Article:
The Belgian Malinois is a special breed of dog. It's highly intelligent, extremely athletic and needs a ton of interaction. While these attributes make the Belgian Malinois the perfect dog for police and military work, they can be a bit of a handful as a typical pet.

As Belgian Malinois owner Erin Wilson jokingly told NPR, they’re basically "a German shepherd on steroids or crack or cocaine.”

It was her Malinois Eva’s natural drive, however, that ended up saving Wilson’s life.

According to a news release from the California Department of Fish and Wildlife, Wilson had been walking down a path with Eva slightly ahead of her when a mountain lion suddenly appeared and swiped Wilson across the left shoulder. She quickly yelled Eva’s name and the dog’s instincts kicked in immediately. Eva rushed in to defend her owner.

It wasn’t long, though, before the mountain lion won the upper hand, much to Wilson’s horror.

She told TODAY, “They fought for a couple seconds, and then I heard her start crying. That’s when the cat latched on to her skull.”

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Connecticut Senator Chris Murphy asked his Senate colleagues the questions millions of Americans have after a mass shooting.

Another school shooting. Another mass murder of innocent children. They were elementary school kids this time. There were 18 children killed—so far—this time.

The fact that I can say "this time" is enraging, but that's the routine nature of mass shootings in the U.S. It happened in Texas this time. At least three adults were killed this time. The shooter was a teenager this time.

The details this time may be different than the last time and the time before that, and the time before that, and the time before that. But there's one thing all mass shootings have in common. No, it's not mental illness. It's not racism or misogyny or religious extremism. It's not bad parenting or violent video games or lack of religion.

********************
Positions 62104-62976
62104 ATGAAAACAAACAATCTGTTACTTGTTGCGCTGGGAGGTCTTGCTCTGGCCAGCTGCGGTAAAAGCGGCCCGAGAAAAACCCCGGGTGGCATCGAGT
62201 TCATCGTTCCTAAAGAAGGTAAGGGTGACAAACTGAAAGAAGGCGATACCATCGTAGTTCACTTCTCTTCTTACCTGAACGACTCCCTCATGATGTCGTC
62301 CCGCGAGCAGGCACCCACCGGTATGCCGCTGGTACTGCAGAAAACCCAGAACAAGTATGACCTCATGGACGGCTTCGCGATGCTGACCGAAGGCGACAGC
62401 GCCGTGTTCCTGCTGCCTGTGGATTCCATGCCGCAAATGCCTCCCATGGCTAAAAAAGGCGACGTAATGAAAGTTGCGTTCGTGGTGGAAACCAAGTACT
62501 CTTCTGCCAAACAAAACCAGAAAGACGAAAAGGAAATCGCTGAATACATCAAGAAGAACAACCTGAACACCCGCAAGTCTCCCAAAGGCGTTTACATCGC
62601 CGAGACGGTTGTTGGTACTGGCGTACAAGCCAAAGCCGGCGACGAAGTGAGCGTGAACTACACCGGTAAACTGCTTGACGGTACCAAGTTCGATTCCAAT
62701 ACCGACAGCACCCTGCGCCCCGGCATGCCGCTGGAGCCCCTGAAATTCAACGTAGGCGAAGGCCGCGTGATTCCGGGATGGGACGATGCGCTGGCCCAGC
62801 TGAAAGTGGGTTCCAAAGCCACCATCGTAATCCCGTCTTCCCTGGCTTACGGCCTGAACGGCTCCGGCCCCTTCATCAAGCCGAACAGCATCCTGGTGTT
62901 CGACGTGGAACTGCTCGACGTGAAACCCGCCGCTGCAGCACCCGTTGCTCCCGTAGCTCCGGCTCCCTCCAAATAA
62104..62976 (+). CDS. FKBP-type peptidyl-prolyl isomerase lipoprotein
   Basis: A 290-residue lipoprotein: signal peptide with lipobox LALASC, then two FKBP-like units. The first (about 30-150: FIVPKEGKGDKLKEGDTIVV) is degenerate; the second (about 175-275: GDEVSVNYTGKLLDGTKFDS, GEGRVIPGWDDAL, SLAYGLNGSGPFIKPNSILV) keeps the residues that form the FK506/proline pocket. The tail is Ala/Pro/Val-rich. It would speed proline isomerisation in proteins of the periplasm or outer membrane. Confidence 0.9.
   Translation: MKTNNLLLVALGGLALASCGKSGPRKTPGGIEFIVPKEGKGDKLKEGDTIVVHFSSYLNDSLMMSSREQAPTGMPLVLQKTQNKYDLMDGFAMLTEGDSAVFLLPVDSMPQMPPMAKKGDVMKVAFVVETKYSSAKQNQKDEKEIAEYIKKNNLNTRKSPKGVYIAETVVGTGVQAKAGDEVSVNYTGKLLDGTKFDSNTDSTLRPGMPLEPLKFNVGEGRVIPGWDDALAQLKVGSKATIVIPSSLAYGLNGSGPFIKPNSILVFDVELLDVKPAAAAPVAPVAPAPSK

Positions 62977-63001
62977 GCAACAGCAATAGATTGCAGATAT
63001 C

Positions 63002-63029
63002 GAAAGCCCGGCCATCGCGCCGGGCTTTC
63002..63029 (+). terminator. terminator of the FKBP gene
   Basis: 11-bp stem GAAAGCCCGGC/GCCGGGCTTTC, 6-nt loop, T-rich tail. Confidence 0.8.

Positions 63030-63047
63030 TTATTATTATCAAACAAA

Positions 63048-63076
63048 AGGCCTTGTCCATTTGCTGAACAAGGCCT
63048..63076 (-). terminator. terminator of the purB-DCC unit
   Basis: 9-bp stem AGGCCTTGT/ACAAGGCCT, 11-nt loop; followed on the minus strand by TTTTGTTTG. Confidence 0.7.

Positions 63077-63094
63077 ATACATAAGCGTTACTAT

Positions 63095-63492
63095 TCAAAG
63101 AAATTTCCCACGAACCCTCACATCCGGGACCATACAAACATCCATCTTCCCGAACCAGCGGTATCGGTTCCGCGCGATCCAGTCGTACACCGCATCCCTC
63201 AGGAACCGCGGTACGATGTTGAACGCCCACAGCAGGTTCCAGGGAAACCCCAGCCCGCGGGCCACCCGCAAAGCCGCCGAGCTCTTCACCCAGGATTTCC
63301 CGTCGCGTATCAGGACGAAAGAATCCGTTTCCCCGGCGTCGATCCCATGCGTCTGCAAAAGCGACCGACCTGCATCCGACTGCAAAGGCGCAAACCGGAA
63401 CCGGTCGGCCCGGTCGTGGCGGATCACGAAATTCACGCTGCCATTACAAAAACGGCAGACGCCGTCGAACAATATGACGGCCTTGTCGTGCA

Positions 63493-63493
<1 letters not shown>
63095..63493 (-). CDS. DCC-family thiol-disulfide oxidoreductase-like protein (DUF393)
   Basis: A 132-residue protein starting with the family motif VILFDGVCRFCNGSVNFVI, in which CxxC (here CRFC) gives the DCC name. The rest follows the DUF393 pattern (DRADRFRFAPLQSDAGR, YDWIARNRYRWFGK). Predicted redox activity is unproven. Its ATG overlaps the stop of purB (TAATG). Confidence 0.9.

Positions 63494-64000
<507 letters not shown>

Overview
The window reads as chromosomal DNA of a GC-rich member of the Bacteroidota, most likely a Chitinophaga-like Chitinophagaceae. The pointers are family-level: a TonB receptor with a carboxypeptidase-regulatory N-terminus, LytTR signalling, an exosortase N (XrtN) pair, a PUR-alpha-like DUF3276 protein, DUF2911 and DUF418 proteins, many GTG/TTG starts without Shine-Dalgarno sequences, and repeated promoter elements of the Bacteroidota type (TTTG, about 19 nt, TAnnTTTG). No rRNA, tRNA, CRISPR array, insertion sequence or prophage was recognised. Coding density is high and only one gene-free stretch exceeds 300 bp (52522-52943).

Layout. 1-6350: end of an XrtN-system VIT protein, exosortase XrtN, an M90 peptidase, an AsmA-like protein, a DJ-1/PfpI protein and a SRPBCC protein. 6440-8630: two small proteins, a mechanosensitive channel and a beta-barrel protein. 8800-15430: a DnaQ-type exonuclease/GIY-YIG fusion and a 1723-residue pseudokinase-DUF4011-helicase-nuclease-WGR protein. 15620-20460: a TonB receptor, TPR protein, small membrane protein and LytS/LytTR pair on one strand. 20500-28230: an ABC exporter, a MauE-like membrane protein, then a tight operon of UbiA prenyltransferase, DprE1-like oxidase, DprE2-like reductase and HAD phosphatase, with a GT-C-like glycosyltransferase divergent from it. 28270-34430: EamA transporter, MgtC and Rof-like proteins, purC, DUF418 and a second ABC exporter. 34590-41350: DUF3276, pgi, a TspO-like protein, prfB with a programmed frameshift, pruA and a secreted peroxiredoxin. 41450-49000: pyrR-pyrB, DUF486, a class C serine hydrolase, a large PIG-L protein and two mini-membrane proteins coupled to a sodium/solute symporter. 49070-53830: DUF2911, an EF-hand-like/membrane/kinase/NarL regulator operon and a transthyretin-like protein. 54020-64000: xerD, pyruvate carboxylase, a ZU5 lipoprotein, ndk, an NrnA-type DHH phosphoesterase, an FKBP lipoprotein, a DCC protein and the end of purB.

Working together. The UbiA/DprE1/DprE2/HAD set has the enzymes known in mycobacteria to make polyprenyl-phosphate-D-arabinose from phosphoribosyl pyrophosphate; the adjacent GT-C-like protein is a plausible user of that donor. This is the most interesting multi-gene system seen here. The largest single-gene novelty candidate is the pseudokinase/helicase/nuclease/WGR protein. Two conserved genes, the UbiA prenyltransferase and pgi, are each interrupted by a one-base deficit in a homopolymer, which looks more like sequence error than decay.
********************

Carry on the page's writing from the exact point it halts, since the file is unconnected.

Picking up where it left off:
Some of those things have been factors in some shootings, but the single common denominator in every mass shooting is guns. That's not a secret. It's not controversial. It's fact. The only thing all mass shootings have in common is guns.

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Joy

Man uses TikTok to offer 'dinner with dad' to any kid that needs one, even adult ones

Summer Clayton is the father of 2.4 million kids and he couldn’t be more proud.

Come for the food, stay for the wholesomeness.

Summer Clayton is the father of 2.4 million kids and he couldn’t be more proud. His TikTok channel is dedicated to giving people intimate conversations they might long to have with their own father, but can’t. The most popular is his “Dinner With Dad” segment.

The concept is simple: Clayton, aka Dad, always sets down two plates of food. He always tells you what’s for dinner. He always blesses the food. He always checks in with how you’re doing.

I stress the stability here, because as someone who grew up with a less-than-stable relationship with their parents, it stood out immediately. I found myself breathing a sigh of relief at Clayton’s consistency. I also noticed the immediate emotional connection created just by being asked, “How was your day?” According to relationship coach and couples counselor Don Olund, these two elements—stability and connection—are fundamental cravings that children have of their parents. Perhaps we never really stop needing it from them.